Omni Daily Crush: "The Jewel Box Garden"
In my very first Omnivoracious post (“Best Way to Make a Garden? Make a Garden Library”), I talked about how I'd populated my garden with plants I'd fallen in love with in books. Truthfully, it was more lust than love that drove me to plant a lot of what now greets me at home, and many of them first gave me sweaty palms in Thomas Hobbs's Jewel Box Garden, his follow-up to Shocking Beauty. (In fact, I'd wager a lot of gardeners first gasped over echeverias--those dazzlingly architectural tender succulents that come in a rainbow of pastels--when they got a look at his Vancouver, B.C., garden's exquisite succulent wall).
Hobbs is a hoot. He characterizes his relationship with plants thus: "Unknowingly, I allowed plants to enslave me as their spokesperson, caretaker and pimp." When I ran into him at a gardening conference last year and mentioned--not quite as casually as I'd planned--that I considered The Jewel Box Garden to be the single biggest influence on my gardening style, he laughed, slung his arm over my shoulders, and declared, "We should live together!"
Sadly, it didn't work out (seems he was kidding--drat!), but I still love to virtually visit his world, particularly the Jewel Box, which hasn't left my bedside bookshelf since the book arrived in early '06. Sometimes--especially if I'm drifting off to sleep and trying to trade visions of spreadsheets and XML for some fantastic plantiness--I just soak in the pictures. Hobbs's flair for garden drama still gives this failed actress shivers. He's passionate about the value of making our wildest imagined worlds real, and his Jewel Box opens with a chapter called "Life, as we dream it could be."
He approaches the entire act of garden-making from the point of view of an artist ("Think of your garden, no matter how small, as an exhibition space"). But for Hobbs, it's not about just decorating. It even goes beyond creating gardens as a restorative oasis from the craziness of our larger lives. He dares us to "look deeper and find the door to your well of creativity. Access the scary side of your personality." He delivers his most practical advice on setting the stage through hardscaping, livening up your soil, and keeping your plants healthy with an aura of magic ("Stop thinking of yourself as a gardener and become an artistic, psychic liaison between plant and animal"). This sentence in particular resonated in my gut like a gong: "As I putter around in the garden, I like to envision one current going out of me and a different current coming in. I deliberately try to connect to something, and that is why my garden stops traffic."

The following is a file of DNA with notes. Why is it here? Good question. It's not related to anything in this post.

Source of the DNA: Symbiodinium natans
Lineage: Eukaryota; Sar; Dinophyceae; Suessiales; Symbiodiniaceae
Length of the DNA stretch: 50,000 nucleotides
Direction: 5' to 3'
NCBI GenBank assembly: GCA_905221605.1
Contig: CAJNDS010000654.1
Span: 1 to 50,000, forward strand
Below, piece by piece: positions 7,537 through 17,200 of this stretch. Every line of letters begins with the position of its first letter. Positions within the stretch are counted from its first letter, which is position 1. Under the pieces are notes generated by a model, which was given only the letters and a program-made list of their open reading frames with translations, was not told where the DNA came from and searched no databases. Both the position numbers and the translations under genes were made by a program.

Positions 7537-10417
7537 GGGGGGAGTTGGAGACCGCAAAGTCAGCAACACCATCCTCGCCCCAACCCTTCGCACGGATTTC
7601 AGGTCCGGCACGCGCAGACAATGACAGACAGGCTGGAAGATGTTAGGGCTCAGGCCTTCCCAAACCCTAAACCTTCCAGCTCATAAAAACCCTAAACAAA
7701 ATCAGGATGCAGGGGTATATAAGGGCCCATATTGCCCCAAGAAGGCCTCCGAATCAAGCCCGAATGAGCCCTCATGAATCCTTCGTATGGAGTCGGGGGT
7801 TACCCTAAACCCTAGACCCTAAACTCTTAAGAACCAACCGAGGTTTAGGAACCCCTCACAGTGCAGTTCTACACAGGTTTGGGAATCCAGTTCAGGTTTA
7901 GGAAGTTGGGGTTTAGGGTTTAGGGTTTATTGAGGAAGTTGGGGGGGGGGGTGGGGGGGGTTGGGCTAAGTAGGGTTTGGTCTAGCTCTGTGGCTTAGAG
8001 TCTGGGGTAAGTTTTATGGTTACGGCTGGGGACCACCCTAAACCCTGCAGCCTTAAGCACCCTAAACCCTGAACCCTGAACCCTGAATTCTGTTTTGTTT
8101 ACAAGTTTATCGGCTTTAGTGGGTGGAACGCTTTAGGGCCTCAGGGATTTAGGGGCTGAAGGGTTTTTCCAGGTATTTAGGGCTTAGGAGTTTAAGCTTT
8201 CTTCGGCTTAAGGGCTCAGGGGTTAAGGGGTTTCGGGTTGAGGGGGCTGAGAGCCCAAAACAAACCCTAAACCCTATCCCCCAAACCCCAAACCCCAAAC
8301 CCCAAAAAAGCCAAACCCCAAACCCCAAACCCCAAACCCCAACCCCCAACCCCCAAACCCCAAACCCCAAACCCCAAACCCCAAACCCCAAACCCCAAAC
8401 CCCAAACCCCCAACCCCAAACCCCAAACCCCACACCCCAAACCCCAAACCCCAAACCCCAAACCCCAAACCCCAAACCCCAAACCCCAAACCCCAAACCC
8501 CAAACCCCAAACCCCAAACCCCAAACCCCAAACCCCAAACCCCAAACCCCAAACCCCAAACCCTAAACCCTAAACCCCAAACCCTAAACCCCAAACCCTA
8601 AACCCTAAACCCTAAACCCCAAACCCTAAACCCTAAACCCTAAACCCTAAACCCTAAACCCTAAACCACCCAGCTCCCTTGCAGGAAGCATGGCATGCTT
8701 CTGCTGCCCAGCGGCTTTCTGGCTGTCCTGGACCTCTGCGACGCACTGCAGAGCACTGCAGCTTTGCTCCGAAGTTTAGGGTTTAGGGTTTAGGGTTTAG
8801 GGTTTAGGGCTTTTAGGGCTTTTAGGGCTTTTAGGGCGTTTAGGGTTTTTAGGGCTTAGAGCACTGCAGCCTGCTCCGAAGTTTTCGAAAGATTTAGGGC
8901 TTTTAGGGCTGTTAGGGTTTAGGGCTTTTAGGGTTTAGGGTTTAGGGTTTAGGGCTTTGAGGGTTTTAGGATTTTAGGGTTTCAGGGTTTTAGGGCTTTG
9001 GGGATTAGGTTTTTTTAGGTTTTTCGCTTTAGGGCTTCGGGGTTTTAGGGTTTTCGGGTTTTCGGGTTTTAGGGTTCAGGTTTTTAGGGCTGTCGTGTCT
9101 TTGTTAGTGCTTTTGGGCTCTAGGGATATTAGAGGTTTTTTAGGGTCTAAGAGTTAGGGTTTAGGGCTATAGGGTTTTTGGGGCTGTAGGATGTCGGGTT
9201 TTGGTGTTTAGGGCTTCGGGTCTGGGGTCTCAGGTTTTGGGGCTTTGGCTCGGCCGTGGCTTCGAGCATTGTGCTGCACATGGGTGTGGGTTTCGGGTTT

Rereading this marvelous book last night, I realized that Hobbs had not only had a profound influence on my gardening style, but on my entire philosophy of gardening as creative, spiritually significant play with plants. When I'm grooving in the garden, I'm in that state of flow, and I can feel the plants flowing right back. (I have no doubt that's major factor for why my garden not only feels wonderful and keeps me sane, but has started to attract some exciting attention from some of the very authors and photographers whose work has inspired me.)
The Jewel Box Garden is published by Timber Press, a jewel of a publisher based in Portland, Oregon, devoted entirely to marvelous, information-rich books about plants. In the coming weeks, you're going to be hearing a lot more about Timber from me, as I revive my garden library series with a slew of profiles from many of my favorite Timber authors. Lots more fodder for those leafy dreams. --Mari Malcolm